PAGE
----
A Project of The Annenberg Public Policy Center

Moran’s Miscues in Virginia

Brian Moran is so far the least visible of the trio of candidates competing in the Virginia Democratic gubernatorial primary, set for June 9. He’s the only one who hasn’t run a TV spot yet. But on May 17, he went up with his third radio ad, aiming to show a lot of daylight between Terry McAuliffe, the front runner, and President Obama. McAuliffe, on his Web site, calls the ad a "False Attack."
"The truth is,"

Specter’s Statistic on the Switch

Sen. Arlen Specter’s remarks about changing political parties contained one statement that tripped our fact-checking radar: "Last year, more than 200,000 Republicans in Pennsylvania changed their registration to become Democrats."
Two hundred thousand people in one state changing their political colors from red to blue? Could it be true? Unfortunately, there’s no way to be certain. That’s because, according to the Pennsylvania Department of State, "Pennsylvania’s voter registration form does not require the registrant to specify from which party they are changing."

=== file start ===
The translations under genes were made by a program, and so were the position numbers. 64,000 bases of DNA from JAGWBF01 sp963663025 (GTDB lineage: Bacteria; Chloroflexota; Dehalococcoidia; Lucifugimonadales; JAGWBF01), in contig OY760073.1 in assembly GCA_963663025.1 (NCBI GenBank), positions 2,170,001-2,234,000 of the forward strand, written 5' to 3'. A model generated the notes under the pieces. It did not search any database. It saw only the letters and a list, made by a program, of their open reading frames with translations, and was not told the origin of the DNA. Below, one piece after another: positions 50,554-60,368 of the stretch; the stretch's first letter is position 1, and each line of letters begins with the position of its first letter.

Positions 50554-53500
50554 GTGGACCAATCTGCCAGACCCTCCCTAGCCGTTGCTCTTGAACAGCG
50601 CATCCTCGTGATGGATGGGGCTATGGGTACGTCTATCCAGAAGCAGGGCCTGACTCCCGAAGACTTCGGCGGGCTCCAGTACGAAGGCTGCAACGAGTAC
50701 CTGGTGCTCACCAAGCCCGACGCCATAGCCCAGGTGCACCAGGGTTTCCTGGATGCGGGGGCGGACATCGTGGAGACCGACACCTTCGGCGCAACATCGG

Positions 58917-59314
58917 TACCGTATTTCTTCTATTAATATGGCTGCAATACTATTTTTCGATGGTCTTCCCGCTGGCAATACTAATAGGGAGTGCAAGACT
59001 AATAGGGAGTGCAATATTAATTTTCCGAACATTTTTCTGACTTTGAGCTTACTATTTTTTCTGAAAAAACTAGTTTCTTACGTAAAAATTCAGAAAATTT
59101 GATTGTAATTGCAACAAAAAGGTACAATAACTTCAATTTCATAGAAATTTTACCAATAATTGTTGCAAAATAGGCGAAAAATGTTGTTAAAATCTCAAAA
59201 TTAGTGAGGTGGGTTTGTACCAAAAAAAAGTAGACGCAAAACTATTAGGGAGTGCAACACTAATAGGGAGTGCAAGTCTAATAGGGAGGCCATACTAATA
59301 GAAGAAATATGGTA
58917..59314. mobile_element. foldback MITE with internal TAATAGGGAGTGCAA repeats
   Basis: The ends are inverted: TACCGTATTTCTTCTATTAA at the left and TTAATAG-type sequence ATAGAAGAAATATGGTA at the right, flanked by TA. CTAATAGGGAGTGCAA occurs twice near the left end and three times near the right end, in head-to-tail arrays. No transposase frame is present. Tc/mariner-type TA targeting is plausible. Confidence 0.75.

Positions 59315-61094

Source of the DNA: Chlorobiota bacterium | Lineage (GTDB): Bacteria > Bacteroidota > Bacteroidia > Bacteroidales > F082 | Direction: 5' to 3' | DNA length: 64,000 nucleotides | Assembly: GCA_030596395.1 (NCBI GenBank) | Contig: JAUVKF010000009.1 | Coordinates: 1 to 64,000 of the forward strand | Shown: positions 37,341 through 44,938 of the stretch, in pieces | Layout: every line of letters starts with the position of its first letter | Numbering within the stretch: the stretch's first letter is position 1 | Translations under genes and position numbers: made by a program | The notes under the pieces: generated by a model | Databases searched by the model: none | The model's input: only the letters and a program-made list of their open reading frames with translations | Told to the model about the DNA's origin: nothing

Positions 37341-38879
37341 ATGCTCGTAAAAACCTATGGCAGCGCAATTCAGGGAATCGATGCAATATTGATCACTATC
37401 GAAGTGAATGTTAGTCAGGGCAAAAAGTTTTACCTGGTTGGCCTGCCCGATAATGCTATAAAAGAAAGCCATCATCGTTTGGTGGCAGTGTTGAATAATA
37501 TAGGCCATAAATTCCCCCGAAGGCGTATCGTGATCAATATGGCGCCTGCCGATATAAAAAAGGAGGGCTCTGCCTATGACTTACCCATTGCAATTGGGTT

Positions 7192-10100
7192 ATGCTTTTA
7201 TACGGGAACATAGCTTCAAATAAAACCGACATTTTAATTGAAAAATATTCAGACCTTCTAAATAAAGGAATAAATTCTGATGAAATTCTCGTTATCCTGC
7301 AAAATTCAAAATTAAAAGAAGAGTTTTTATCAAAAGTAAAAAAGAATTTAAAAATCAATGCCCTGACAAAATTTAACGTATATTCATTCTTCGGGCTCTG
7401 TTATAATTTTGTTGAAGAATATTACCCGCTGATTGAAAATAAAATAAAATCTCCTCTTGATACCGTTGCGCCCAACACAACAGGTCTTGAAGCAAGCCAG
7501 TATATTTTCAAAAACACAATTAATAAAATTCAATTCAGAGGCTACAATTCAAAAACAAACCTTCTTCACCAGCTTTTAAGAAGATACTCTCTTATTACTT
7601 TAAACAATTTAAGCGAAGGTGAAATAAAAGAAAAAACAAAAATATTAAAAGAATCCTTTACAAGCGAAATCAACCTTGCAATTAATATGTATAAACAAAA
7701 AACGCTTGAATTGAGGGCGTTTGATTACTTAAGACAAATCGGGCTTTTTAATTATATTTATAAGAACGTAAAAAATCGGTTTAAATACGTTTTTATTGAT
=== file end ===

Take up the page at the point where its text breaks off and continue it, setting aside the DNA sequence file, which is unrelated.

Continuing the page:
IRAs, 401(k)s and You

Q: Are congressional Democrats talking about confiscating IRA and 401(k) investment accounts?
A: No. There’s no plan to seize these accounts. One House witness at a committee hearing proposed to allow some people to trade their old accounts for a new type that would be less risky.

Unused Offshore Potential?

Q: Are the Democrats correct in stating that oil companies are leasing 68 million acres in the U.S. that are not being used?
A: Not exactly. More than 4,700 new holes are being drilled on current onshore leases.

What is Triangulation?

Q: What is triangulation?
A:  In simple terms, it’s Democrats advocating some Republican positions or Republicans advocating some Democratic positions.

Democratic Superdelegates

Q: Who are the superdelegates and can they change their votes once they are "committed"?
A: Democratic "superdelegates" may vote as they see fit.

Why Only Two Major Parties?

Q: Why are there only two major parties in the U.S.?
A: The winner-take-all system in the U.S. favors two stable parties.